What really did my box in was the fact that I was being a good girl and taking my antidepressants.  I was practicing my self-care and mindfulness and I so desperately wanted to make my new role in IT work so why did it have to rear up now.  But the truth is there is no magic prescription, there is no medicine for the mind – there are only balms and parlor tricks that temporarily grant us reprieve.

Before my ‘gap year’, when my head was a pressure cooker and my only coping strategy was self-harm

I worked for a managing partner of a large national law firm and would prepare bundles and pleadings while secretly cutting in the toilets after making a shank out of whatever I could forage in the stationery cupboard (I’d be amazing in Prison Break) and even though it’s been years since the last time, whenever that dark cloud manifests, those little whispers start.

After a few months my hair started to rapidly thin and my dermatitis flared up and I just hit the wall (not the show hosted by Danny Dyer) and my wonderful better half scooped me up and helped me find a way back.

Because there is always a way back, it may not be obvious, it might not shimmer like the yellow brick road glistening tantalizingly in front of you, it might be a hidden treacherous winding route, but you will find your path. 

My GP put me in touch with their mental health practitioner and my tablets got changed a few times, and while I surfed the chemical highway looking for the glass slipper of antidepressants, I discovered a few things whilst signed off.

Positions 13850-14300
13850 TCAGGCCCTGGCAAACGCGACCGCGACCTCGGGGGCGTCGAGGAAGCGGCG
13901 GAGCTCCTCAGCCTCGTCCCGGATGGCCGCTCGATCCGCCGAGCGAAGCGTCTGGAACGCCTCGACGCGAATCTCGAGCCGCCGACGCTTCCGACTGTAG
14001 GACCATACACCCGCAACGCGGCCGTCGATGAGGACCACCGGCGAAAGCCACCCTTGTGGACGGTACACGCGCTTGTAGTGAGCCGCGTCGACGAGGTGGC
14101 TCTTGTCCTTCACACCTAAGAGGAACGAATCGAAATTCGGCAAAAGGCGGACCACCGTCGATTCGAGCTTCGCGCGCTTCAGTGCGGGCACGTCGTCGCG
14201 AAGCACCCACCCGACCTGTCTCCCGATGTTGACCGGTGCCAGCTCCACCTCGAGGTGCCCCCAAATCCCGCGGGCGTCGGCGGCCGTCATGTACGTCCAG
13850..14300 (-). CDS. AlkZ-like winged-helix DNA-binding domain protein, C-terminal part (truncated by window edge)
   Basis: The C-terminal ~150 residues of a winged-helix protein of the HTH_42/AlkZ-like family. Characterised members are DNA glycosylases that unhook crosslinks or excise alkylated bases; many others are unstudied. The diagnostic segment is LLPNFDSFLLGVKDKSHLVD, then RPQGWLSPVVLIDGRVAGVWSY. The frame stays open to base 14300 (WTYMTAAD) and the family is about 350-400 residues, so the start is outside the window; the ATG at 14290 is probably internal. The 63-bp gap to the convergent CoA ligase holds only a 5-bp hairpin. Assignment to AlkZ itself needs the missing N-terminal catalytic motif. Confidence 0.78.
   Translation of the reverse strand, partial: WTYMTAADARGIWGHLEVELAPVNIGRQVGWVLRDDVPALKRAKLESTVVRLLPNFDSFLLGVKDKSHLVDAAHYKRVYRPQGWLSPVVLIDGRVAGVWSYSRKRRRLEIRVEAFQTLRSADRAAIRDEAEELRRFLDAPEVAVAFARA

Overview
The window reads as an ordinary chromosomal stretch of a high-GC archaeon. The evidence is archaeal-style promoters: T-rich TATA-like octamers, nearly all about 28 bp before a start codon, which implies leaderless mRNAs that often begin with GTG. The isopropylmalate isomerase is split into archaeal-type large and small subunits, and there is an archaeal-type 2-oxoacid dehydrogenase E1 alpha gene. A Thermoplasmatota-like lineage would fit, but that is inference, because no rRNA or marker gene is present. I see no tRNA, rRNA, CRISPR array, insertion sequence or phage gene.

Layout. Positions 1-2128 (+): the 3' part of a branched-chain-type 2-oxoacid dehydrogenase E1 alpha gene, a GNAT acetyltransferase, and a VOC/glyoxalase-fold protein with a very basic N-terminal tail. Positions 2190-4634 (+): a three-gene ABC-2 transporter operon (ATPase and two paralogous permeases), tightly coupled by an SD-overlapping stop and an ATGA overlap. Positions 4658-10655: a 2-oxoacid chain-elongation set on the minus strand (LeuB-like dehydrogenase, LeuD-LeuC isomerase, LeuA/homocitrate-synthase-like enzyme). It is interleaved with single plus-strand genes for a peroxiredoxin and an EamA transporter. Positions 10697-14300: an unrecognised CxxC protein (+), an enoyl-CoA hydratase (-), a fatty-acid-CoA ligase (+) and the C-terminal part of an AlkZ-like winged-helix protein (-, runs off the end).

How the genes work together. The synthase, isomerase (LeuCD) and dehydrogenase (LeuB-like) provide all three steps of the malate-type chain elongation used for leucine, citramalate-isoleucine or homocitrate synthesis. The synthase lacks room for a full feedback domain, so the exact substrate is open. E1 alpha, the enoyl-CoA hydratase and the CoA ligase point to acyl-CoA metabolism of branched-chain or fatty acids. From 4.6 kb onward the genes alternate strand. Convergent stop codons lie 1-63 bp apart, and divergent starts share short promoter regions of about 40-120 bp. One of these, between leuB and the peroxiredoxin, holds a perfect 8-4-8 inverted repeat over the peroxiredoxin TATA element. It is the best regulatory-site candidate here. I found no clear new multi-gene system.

Firstly, I had consumed enough Lindt chocolate that my arse had gone up a knicker size and could now work the washing machine all on its own, it felt like a superpower until the mortifying moment in Tesco’s car park when a woman in a sporty Mazda looked at me in horror after my backside nearly took out her driver’s side wing mirror causing her to swiftly retract them (the flash git).

Also, whilst I can’t commit to reading (always a giveaway something’s a foot) re-reading a well-loved book is a soothing tonic; you can start anywhere in the wrappedinawarmhug comfort of knowing the outcome thus removing any anxiety over the welfare of the characters (what can I say, when I emotionally invest in something I’m all in).

Finally, I can’t stress the enough the importance of a support network, it doesn’t have to be a bustling entourage to rival Stormzy, just a handful of confidantes will suffice, so long as they can be counted on to answer your call as opposed to screening it.

Just remember while you’re swimming through the Upside Down and life seems a foreign landscape,  nothing lasts forever, even the pain you feel right now, at some point the clocks will stop, the wound will heel and the pieces will fit again.  I can tell you with the certainty of experience and because Friends Don’t Lie.

However you cling on, be assured that it is worth it, and there will be a moment where the dark clouds will recede and the sky will clear and you’ll be able to step outside (for an hour’s exercise) and greet the world again, albeit at a 2 metre distance.

Take care, nurse every inch.